This goal speaks to the bioethical principle of justice. Too often, socioeconomic status and zip code predict one’s access to vaccines. Even within the United States, there are individuals who deserve to receive vaccinations that are not able to because of a lack of access to vaccines in their communities or having to wait an unusually long amount of time before receiving it (i.e. long lines for vaccination). Emphasis must be put on targeting low income communities with poor public health infrastructure to improve their access to vaccines.
My Final Thoughts
This section describes a bit about my thoughts surrounding the issue of the use of religious values to refuse vaccinations in the US. It is wholly possible that your thoughts may differ from mine, so I encourage you, if you would like, to use the comment section to describe your thoughts.
As you may be able to glean from my description of the relevant UN sustainability goals with regards to this issue, I believe that the bioethical perspective that wins is beneficence/nonmaleficence (they both happen to overlap in this issue). In order to keep all members of a community safe, each person must commit to receiving their vaccinations, granted they do not have a medical exemption. As I’ve referred to a couple of times in this presentation, there is no major religion that has a specific doctrine opposing vaccines. In fact, most religions preach the importance of contributing to societal beneficence. Therefore, a person’s religious values must, if anything, support the receiving of vaccinations. When vaccines have the power to protect the health of a community, it is necessary for people, with the backing of their religious beliefs, to get vaccinated. A common counterpoint to this idea is that the use of religious values to refuse vaccinations is protected under the First Amendment of the Constitution. However, most of the time, religious values do not even support the refusal of vaccinations; therefore, this is not an issue of religion and rather an issue of hesitancy or even a lack of education about the benefits of vaccinations. When it comes to public health, one must prioritize the role they have as a contributor to the wellbeing of their community.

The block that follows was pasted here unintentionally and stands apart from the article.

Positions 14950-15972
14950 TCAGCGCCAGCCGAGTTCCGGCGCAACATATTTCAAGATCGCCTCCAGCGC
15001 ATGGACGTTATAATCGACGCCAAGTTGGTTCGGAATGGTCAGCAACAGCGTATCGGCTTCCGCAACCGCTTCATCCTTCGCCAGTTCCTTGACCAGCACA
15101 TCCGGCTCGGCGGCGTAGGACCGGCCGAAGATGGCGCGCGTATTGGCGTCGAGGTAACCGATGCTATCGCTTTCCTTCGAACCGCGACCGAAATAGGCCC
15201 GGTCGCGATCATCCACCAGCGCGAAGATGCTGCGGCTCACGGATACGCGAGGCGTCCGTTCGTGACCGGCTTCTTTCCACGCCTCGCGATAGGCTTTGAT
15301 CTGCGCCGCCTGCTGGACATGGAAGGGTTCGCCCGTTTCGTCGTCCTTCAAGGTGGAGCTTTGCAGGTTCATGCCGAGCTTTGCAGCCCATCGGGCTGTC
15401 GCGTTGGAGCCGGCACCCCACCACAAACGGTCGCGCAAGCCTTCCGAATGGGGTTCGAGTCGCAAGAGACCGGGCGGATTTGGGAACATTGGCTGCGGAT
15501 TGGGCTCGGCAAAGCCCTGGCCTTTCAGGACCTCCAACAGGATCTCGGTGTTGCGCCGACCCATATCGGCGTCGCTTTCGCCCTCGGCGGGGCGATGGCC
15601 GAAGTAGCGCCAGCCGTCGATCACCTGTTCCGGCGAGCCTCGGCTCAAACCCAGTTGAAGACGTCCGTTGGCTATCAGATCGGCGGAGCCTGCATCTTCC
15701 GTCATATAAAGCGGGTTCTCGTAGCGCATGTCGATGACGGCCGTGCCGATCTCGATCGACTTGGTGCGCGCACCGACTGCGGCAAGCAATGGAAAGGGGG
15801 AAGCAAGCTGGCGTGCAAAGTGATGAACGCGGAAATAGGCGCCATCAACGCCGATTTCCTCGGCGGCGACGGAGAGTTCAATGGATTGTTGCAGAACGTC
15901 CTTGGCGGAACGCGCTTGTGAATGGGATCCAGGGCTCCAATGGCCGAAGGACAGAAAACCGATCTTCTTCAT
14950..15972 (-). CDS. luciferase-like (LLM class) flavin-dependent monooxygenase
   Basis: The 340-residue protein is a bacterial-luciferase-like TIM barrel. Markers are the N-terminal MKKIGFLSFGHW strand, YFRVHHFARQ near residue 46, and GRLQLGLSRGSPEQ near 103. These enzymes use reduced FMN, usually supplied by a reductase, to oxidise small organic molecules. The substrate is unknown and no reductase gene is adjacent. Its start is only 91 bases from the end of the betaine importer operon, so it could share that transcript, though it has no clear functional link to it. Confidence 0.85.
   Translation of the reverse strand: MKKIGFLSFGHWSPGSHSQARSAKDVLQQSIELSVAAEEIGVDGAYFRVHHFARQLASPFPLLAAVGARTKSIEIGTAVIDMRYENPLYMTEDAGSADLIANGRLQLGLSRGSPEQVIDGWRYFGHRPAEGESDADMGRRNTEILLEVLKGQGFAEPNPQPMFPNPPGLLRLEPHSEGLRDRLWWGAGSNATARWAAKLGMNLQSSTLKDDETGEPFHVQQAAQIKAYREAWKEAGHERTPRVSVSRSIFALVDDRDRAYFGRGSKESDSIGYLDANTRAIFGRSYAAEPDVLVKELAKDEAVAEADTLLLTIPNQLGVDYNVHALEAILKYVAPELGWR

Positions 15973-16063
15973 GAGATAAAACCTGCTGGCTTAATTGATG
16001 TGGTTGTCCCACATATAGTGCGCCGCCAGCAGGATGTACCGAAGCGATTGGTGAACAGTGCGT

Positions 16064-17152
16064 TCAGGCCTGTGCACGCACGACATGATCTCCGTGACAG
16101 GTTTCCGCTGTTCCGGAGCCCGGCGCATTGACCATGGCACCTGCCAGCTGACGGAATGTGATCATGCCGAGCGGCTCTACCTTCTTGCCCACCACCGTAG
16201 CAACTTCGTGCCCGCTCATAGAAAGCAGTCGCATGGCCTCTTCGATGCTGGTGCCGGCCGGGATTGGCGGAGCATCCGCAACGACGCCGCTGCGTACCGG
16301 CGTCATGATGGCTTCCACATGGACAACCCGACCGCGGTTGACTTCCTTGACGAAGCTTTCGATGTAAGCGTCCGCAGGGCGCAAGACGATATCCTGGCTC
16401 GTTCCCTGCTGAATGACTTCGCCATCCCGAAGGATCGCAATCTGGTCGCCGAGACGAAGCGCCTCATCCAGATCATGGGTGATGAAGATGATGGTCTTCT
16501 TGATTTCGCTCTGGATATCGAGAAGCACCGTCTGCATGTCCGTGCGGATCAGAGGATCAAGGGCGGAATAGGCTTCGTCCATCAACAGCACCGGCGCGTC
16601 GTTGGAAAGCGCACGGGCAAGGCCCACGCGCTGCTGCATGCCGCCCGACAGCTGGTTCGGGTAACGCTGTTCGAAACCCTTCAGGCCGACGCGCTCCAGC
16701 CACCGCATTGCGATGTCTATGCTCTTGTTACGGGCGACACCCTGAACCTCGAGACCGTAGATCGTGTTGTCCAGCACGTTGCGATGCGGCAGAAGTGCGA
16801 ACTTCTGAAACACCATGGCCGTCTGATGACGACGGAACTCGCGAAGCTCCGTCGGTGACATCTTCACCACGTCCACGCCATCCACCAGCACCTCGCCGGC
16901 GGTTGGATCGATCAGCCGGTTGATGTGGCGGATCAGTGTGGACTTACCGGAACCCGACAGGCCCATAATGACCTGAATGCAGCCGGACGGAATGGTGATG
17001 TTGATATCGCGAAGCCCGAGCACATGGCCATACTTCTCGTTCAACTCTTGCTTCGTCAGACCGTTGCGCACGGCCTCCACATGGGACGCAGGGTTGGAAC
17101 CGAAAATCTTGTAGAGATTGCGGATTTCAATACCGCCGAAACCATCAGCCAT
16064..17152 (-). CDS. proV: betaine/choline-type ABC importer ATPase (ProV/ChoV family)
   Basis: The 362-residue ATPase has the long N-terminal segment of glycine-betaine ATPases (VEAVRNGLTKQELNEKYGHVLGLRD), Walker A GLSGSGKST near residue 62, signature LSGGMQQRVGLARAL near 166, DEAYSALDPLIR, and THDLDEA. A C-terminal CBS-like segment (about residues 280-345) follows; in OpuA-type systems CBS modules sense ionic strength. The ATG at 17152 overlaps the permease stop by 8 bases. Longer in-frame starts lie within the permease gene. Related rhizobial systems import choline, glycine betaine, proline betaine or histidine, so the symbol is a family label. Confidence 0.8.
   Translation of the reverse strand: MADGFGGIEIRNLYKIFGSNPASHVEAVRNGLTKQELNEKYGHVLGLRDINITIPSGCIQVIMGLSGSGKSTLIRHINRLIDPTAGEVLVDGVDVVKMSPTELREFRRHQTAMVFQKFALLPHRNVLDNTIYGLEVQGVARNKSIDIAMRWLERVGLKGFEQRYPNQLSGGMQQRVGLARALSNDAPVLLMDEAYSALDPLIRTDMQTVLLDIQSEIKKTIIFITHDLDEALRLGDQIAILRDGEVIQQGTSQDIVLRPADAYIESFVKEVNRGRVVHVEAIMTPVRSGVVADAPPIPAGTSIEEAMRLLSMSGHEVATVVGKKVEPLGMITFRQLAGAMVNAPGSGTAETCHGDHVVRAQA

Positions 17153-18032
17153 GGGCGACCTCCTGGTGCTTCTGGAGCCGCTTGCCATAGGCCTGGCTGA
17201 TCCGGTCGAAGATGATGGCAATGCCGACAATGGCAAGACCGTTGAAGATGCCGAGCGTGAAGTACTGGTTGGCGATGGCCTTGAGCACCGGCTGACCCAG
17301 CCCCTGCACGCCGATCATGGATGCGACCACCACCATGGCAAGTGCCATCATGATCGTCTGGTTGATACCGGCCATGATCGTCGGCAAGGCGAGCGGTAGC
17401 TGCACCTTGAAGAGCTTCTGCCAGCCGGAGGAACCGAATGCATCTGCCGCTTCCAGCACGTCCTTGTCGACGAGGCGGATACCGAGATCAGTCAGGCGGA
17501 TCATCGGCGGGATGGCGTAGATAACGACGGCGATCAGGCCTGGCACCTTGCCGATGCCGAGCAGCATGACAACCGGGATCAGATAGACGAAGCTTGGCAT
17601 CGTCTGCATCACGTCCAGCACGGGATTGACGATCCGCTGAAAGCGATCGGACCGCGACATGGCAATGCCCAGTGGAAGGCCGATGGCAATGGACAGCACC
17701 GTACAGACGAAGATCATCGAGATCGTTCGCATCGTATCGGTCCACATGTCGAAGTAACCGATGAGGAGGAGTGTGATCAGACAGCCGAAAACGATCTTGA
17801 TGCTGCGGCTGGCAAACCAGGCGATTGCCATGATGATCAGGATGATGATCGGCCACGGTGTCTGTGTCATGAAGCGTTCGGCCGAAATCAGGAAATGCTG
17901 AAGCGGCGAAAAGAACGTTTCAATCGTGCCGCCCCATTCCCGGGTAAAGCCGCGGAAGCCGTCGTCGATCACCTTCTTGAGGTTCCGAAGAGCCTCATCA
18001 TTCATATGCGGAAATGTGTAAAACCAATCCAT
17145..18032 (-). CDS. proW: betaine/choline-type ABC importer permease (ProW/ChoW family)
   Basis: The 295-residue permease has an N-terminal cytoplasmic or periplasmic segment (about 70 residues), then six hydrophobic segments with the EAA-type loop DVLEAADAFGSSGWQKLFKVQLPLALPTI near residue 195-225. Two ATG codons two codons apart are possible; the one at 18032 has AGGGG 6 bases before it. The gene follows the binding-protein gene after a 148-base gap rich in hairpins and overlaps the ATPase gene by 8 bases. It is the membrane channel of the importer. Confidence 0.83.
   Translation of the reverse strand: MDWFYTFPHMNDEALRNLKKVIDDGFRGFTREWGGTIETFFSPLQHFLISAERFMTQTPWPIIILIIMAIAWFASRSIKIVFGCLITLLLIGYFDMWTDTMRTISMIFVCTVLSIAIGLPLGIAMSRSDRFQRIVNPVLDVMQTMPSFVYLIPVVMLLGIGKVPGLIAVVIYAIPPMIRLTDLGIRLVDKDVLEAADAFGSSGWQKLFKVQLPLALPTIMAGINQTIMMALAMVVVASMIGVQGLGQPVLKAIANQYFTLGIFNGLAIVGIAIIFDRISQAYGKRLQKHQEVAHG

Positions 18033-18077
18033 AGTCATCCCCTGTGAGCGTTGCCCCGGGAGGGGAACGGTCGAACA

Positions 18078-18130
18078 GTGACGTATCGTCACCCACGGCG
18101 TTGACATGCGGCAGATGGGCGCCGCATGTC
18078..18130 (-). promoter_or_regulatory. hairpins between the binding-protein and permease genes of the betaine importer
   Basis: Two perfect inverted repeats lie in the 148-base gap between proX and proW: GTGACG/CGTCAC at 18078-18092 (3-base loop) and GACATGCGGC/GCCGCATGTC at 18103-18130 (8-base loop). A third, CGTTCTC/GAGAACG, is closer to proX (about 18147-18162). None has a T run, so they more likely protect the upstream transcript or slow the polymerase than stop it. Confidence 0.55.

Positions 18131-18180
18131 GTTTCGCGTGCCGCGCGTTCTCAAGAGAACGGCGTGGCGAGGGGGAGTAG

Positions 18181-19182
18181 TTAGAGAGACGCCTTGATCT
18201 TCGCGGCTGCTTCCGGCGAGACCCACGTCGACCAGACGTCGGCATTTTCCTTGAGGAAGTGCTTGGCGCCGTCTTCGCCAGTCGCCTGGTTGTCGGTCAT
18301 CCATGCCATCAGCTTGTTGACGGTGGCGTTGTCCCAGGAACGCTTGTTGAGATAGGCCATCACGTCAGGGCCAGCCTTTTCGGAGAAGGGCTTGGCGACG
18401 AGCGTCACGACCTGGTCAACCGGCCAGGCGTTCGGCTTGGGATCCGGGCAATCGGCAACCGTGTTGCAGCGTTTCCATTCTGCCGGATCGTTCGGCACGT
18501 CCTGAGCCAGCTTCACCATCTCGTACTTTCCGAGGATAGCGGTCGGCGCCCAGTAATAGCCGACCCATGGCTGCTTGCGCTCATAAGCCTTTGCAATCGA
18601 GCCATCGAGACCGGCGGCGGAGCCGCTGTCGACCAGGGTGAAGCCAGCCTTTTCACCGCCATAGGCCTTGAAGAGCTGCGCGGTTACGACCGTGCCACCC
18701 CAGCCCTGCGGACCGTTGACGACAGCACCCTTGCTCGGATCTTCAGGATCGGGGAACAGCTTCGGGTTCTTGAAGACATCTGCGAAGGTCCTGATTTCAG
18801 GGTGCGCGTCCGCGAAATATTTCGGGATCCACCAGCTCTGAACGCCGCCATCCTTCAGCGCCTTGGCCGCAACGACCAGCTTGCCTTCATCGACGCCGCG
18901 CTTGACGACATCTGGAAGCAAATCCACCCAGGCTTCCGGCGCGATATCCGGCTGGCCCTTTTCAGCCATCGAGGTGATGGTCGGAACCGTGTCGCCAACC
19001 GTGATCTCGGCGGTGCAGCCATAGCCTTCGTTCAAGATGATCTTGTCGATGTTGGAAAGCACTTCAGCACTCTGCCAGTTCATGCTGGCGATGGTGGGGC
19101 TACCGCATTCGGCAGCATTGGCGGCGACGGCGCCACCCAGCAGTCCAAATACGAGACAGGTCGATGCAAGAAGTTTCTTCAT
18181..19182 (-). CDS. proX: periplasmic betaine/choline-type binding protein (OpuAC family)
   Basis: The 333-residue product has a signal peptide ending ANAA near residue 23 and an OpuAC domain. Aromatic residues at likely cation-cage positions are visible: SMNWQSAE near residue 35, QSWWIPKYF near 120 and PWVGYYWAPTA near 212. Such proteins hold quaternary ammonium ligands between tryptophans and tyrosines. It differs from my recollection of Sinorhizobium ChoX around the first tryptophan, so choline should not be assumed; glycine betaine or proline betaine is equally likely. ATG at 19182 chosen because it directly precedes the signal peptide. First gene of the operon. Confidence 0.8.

In a conversation with Rennie Greenfield, a religion teacher at my school who is well versed in many major religions, I asked him if he anticipates any point in the future when people will reach a consensus between religious values and receiving vaccinations. His immediate response was a strong, “no.” His perspective regarding this issue was that the use of religious values to justify vaccine refusal is really a sign of an individual’s lack of reliable education on the benefits of vaccines. He explained that this spread of misinformation is one that will be difficult to stop. However, he described having more hope for the upcoming generation and their ability to better detect and avoid misinformation. His perspective is one that I greatly resonate with. Misinformation is difficult to stop, and once a person is wrongly educated, there is not much that can be done to convince them of the facts. However, there is more hope for upcoming generations. Growing up surrounded by a culture in which we’re forced to make judgements every day has equipped us to take on a world that may be filled with misinformation.
If you would like, please use these questions below to foster a meaningful discussion either in the comments, among your friends and family, or to think about on your own. I would love to learn about your thoughts regarding these questions or any other ideas and opinions you may have.
Do you believe that a consensus can be reached between religious values and receiving vaccinations? Why/why not?
Which bioethical principle do you believe is most important in this issue (autonomy, beneficence, nonmaleficence, justice)?
What do you believe is the future of this issue?
Thank you so much for viewing this presentation